– “My Friend the Poet: The Night We Set the Dead Kid on Fire” by Dustin Hyman. Rougarou, April 2017.
There is no doubt about Sommers’ ability as a storyteller. The richest of his pieces in The Night We Set The Dead Kid On Fire are nearly prose poetry, densely massed thickets of visceral description tightly wrapped around an oft times brutal memory.
–“Review: The Night We Set the Dead Kid on Fire by Ephraim Scott Sommers” by Noah Sanders. East Bay Review, May 2017.
(Sommers’) opening poem, “Exhibitionism,” is absolutely epic—a mix of Hunter S. Thompson, Charles Bukowski, and Tom Waits!
–“Atascadero Native Ephraim Scott Sommers Releases Debut Book of Poems that Celebrates All Things A-Town” by Glen Starkey. New Times, 2017.
The Night We Set the Dead Kid on Fire focuses on the underrepresented—the convicts, the grave-diggers, the addicts—the “others,” and brings to life the terrible beauty of the gritty spaces in the world.
–“Creative Writing Professor Ephraim Scott Sommers Releases His First Book The Night We Set the Dead Kid on Fire“ by Staff Writer. College of Arts & Humanities Highlights, March 2017.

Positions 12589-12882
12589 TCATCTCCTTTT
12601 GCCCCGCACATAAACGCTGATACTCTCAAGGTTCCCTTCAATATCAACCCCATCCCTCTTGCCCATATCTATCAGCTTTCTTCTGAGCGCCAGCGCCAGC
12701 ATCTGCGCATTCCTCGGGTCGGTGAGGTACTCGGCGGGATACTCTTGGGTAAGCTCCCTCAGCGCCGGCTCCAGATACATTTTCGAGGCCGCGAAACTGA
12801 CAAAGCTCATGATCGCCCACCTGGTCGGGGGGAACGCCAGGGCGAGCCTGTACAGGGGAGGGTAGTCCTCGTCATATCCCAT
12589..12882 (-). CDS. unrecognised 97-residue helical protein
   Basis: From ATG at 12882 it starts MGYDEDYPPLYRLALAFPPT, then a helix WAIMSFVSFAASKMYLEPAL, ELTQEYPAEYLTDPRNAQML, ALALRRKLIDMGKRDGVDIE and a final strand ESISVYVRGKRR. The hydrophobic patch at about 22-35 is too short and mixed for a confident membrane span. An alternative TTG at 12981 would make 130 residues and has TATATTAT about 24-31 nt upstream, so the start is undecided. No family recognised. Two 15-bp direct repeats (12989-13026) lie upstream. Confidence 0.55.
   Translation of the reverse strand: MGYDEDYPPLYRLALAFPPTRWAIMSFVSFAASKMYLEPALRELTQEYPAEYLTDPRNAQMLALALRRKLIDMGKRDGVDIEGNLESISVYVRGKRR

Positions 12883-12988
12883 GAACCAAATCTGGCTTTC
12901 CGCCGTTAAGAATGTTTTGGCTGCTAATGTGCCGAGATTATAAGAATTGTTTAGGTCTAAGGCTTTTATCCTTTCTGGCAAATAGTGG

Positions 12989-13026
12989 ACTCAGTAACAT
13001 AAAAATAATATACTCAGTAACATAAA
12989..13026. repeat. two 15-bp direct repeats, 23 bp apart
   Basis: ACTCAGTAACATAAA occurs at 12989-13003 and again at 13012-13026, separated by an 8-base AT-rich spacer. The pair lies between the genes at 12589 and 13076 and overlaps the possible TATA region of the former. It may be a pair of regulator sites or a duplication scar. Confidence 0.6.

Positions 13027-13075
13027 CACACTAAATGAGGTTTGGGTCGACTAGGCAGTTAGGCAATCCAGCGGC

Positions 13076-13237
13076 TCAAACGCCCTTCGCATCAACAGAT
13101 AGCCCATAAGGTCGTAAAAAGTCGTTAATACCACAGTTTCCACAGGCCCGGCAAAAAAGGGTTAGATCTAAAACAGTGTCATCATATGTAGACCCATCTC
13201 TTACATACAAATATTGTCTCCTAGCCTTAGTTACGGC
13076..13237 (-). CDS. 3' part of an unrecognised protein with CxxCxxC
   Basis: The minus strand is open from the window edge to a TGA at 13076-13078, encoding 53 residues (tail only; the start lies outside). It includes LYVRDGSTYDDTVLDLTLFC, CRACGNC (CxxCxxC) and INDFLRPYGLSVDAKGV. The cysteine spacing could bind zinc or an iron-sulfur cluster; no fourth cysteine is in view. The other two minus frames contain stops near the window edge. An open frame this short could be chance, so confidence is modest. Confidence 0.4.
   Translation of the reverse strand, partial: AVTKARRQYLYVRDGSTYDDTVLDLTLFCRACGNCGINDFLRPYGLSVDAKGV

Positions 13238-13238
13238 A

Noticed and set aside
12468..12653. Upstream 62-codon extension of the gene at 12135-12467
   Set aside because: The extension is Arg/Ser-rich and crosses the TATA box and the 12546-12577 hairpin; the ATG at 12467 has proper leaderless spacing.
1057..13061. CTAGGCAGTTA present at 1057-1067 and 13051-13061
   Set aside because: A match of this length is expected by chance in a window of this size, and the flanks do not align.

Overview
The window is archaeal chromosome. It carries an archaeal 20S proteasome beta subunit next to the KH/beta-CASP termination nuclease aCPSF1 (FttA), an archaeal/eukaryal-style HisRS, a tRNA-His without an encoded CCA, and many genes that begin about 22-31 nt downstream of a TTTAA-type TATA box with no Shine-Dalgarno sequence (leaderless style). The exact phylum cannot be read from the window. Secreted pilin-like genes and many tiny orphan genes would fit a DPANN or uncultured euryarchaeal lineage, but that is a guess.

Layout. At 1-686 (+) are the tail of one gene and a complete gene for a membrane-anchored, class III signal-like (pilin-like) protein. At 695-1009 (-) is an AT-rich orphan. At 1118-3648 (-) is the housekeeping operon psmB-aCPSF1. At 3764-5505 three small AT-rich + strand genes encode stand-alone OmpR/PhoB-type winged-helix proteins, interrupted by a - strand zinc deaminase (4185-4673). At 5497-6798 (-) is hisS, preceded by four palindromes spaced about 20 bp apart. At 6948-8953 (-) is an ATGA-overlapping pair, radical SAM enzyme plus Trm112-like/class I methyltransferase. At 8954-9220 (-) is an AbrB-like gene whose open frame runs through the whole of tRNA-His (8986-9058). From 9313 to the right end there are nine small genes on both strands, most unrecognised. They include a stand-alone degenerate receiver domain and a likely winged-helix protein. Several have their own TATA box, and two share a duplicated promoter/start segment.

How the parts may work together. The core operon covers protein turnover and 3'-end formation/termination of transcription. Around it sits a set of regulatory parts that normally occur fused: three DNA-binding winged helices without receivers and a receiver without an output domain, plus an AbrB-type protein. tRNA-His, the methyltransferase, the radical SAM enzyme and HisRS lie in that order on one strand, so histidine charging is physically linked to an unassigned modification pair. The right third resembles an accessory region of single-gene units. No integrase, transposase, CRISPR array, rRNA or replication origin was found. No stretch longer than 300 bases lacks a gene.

Interviews for THE NIGHT WE SET THE DEAD KID ON FIRE:
The main reason for the title, The Night We Set the Dead Kid on Fire, is because tragically, in the book, kids die (from heroin overdose, from being shot, or from suicide), and I wanted to make it apparent, too, that by placing my friends who’ve died up on the funeral pyre of poetry and setting them on fire, I am memorializing them and praising them and remembering how much they mattered.
–The Funeral Pyre of Poetry, an Interview with Ephraim Scott Sommers. Superstition Review: Issue 19. April 28, 2017.
But that feeling of defeat is necessary, I think, to the making of good art and to the reaching toward the making of better art. We aren’t meant to get what we want when we want it, and what I love about writing is that it forces me to be patient in a way that is almost inhuman.
-Sapling’s Five Burning Questions for Emerging Writers. Sapling #382. March 20, 2017.
For me, I realized as I read widely, international poetry in translation, contemporary American poetry, I realized that I need to make the world smaller. I need to write about things I have a personal stake in.
–A Drunken Odyssey Podcast Episode #251: Ephraim Scott Sommers. March 18, 2017.
I still believe kindness and joy are the best weapons we have against fascism as long as they are both paired with direct action that makes a lot of noise.
–Faculty Spotlight: Ephraim Scott Sommers. The Daily Citronaut. March 12, 2017.
Praise and Press for STONES & SMOKE:
These are literate, cleverly constructed lyrics with fresh rhymes and stories with dynamic emotional resonance.
–“Flying Solo” by Glen Starkey. New Times 2010.
‘Brewhouse’ is a song about a badass who eventually meets his match!
–“Educating Ephraim: Pursuing his muse through academia” by Patrick Pemberton. The Tribune 2010.